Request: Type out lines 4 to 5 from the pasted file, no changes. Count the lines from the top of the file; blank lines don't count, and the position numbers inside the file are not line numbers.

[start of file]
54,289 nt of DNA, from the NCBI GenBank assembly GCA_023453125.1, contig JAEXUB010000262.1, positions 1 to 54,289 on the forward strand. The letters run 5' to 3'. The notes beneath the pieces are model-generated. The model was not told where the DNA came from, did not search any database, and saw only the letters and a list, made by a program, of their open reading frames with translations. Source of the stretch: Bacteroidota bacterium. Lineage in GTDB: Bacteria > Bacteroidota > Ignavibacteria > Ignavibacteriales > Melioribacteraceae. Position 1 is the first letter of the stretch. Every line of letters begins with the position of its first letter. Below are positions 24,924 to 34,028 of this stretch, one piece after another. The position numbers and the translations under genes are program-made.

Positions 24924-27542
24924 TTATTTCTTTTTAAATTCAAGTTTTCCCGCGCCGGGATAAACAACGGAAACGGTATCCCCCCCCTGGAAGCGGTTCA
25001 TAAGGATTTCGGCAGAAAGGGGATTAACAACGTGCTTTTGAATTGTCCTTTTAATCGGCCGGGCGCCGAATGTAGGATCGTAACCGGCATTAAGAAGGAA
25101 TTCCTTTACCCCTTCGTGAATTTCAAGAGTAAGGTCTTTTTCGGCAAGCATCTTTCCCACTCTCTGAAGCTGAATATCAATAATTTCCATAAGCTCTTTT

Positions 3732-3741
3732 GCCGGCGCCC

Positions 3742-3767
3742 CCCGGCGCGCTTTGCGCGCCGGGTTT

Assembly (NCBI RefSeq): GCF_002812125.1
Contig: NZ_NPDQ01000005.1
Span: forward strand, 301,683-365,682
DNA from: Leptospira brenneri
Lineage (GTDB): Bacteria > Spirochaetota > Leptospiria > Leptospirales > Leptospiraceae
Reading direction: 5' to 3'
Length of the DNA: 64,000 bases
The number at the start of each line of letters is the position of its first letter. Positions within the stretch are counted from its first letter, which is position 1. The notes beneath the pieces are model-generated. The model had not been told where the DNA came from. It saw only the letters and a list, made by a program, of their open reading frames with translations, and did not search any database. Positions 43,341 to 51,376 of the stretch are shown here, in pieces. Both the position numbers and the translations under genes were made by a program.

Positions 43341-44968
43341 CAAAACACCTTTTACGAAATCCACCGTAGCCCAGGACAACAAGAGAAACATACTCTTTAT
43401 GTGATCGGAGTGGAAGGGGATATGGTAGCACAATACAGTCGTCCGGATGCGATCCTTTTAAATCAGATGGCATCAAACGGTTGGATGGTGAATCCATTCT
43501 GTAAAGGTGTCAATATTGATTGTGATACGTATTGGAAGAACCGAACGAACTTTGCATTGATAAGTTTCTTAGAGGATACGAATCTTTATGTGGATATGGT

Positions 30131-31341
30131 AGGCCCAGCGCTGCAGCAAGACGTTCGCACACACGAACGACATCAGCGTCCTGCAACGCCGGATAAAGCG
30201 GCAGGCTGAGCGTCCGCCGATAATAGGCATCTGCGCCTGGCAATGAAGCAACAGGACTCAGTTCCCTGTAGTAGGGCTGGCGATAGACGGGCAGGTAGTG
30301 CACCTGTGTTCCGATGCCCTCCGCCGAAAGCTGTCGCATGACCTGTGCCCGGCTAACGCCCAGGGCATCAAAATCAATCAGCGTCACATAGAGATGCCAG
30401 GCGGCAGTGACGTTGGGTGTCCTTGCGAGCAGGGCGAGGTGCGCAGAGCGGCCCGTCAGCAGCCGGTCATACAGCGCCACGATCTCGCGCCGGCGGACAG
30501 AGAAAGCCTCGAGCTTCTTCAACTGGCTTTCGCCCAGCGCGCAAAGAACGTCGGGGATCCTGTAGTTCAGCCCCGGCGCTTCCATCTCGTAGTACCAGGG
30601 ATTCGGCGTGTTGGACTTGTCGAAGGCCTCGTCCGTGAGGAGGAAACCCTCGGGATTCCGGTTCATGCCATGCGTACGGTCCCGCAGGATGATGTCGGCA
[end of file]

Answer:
25001 TAAGGATTTCGGCAGAAAGGGGATTAACAACGTGCTTTTGAATTGTCCTTTTAATCGGCCGGGCGCCGAATGTAGGATCGTAACCGGCATTAAGAAGGAA
25101 TTCCTTTACCCCTTCGTGAATTTCAAGAGTAAGGTCTTTTTCGGCAAGCATCTTTCCCACTCTCTGAAGCTGAATATCAATAATTTCCATAAGCTCTTTT